One of four men who pleaded guilty for his part in the brutal dismemberment of a St. Albert man will soon be released on parole.
Kyle Grapentine is approaching his statutory release date and the parole board imposed two special conditions designed to keep him out of further trouble.
Statutory release is granted to offenders who have served two-thirds of their sentence. It’s virtually automatic and does not come as a result of a parole board decision.
Grapentine was one of four men caught in the act of dismembering the body of former St. Albert resident David Wong.
Police were called to a downtown Edmonton apartment building in February 2007 when a neighbour reported seeing blood seeping into his bathroom from the apartment above.
Grapentine answered the door when police arrived and initially tried to keep them out but, spotting the blood, they managed to force their way in, to find the disturbing scene.
Three other men were in the apartment, a macabre blood-soaked scene with Wong’s badly mutilated body.
Wong was a known drug dealer and his death is believed to have been gang related.
Grapentine and the other three men in the apartment all pleaded guilty in 2008; Grapentine was given a 32-month sentence.
The other three men were given longer sentences, in large part because of lengthier criminal records.
The parole board imposed two conditions on Grapentine, including abstaining from non-prescription drugs and staying clear of anyone involved in criminal activity.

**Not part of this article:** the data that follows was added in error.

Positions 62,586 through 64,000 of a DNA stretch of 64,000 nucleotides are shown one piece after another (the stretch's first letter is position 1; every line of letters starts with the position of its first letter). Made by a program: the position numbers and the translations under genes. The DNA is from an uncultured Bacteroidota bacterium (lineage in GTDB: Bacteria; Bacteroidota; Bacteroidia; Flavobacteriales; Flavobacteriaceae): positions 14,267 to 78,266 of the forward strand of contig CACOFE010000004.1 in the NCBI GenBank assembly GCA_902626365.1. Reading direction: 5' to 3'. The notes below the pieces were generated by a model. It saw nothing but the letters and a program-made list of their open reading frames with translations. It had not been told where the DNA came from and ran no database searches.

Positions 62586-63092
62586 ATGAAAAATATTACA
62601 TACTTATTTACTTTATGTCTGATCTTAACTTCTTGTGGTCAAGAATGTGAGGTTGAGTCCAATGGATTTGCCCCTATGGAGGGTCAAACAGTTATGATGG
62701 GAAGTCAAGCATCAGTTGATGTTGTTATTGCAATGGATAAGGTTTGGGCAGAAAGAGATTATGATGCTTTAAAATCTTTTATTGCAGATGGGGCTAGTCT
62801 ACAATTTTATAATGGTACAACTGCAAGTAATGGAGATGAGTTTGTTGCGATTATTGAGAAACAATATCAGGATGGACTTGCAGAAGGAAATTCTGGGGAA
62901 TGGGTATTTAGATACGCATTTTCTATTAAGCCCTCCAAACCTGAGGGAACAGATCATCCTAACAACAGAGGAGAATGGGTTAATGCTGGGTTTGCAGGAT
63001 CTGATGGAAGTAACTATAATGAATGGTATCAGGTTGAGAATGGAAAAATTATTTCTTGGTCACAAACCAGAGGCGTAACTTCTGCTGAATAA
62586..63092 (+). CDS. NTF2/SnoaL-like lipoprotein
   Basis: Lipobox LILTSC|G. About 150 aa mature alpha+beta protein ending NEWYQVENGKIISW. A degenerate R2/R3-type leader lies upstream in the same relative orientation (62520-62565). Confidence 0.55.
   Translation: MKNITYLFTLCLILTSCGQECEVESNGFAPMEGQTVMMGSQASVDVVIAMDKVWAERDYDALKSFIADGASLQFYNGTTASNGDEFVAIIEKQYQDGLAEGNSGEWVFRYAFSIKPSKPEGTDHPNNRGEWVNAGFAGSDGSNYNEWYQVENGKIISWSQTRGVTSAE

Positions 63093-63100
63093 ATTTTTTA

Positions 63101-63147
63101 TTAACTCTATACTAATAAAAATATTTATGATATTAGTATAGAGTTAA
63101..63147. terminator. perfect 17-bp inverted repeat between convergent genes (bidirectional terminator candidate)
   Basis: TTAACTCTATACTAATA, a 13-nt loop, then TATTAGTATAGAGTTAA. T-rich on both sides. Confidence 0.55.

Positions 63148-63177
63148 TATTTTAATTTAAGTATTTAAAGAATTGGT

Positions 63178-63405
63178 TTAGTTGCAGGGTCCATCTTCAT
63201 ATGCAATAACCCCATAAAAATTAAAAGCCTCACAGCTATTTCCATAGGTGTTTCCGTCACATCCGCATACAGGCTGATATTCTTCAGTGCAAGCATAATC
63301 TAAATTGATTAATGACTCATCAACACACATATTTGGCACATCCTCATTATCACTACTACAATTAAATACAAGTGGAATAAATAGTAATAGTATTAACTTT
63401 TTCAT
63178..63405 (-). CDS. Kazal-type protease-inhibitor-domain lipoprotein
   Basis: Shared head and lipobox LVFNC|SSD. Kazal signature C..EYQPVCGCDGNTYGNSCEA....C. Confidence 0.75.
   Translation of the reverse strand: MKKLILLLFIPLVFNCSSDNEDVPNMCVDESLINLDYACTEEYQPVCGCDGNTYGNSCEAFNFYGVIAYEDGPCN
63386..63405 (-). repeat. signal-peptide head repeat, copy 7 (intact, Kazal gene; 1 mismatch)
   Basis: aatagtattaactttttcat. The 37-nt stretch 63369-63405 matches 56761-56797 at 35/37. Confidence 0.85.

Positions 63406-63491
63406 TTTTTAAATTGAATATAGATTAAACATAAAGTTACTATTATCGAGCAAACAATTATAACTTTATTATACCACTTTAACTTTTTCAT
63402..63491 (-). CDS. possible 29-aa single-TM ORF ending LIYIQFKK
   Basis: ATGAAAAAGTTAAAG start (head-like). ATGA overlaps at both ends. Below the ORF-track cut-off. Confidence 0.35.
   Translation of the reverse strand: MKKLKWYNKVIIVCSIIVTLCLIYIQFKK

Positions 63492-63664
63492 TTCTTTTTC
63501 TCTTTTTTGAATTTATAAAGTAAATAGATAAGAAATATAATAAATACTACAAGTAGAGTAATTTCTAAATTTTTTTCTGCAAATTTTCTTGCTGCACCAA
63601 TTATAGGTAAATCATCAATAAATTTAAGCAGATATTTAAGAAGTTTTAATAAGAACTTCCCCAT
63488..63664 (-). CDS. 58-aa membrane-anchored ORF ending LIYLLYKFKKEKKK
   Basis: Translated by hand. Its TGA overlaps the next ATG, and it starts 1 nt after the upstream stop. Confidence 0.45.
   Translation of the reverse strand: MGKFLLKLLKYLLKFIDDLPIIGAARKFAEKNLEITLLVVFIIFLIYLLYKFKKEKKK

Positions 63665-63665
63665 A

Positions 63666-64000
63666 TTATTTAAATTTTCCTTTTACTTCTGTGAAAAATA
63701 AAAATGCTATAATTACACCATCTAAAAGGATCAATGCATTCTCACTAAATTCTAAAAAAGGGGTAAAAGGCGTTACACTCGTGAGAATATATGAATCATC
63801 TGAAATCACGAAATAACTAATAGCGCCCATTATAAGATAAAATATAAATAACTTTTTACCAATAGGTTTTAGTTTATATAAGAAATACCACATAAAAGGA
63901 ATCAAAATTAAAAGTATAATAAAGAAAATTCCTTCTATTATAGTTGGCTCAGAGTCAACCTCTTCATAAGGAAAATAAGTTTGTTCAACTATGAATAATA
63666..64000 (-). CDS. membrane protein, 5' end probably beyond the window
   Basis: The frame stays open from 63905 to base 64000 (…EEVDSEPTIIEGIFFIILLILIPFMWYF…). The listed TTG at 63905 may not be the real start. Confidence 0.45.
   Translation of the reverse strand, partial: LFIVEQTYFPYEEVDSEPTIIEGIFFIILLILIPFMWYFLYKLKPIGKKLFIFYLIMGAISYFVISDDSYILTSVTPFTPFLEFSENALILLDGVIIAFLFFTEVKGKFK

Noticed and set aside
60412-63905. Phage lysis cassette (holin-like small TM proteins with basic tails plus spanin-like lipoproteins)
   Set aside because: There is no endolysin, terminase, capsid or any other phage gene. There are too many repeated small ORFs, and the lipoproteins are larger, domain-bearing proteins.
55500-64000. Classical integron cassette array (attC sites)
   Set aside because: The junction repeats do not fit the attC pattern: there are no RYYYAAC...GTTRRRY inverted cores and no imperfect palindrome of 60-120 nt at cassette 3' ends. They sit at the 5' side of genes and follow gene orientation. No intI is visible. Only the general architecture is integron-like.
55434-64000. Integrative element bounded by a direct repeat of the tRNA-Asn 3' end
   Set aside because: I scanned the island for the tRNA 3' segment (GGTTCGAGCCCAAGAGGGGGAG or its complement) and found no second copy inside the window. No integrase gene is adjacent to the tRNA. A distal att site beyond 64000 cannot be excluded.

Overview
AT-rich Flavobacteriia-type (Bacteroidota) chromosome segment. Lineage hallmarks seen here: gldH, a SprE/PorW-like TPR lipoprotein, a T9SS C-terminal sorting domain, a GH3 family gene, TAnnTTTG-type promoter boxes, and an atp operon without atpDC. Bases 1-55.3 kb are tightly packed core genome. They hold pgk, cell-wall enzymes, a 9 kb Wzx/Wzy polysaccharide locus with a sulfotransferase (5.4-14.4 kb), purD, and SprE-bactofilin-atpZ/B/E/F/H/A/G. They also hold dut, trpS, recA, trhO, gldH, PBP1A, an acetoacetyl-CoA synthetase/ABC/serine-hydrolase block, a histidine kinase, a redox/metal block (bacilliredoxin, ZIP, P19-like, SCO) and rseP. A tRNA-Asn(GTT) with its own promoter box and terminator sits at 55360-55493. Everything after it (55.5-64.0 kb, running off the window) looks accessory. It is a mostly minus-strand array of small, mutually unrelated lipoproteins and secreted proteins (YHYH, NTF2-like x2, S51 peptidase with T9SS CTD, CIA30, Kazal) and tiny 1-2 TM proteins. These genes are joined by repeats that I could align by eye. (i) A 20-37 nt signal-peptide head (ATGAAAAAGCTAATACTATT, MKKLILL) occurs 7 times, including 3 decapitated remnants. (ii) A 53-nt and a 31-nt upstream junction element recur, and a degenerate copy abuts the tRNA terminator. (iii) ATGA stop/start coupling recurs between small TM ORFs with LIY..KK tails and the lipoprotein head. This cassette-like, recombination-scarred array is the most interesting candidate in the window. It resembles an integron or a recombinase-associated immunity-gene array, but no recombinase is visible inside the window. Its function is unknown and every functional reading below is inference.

While drugs hadn’t played a significant role in Grapentine’s former crime, the board emphasized there was evidence he had been using drugs in prison.
“Given the serious and disturbing nature of your offence the board believes any use of drugs while in the community will elevate your risk and compromise community safety.”
The board also noted his previous offence was committed as part of a group and he needs a condition on his release to make sure he doesn’t again choose such poor friends.
“It took more than one person to commit the offence of which you are convicted. This indicates to the board that your previous associations have contributed to your offending.”
The other three men who pleaded guilty in the case have not been paroled. While all four men pleaded guilty to accessory after the fact to murder, no one was directly convicted in Wong’s death.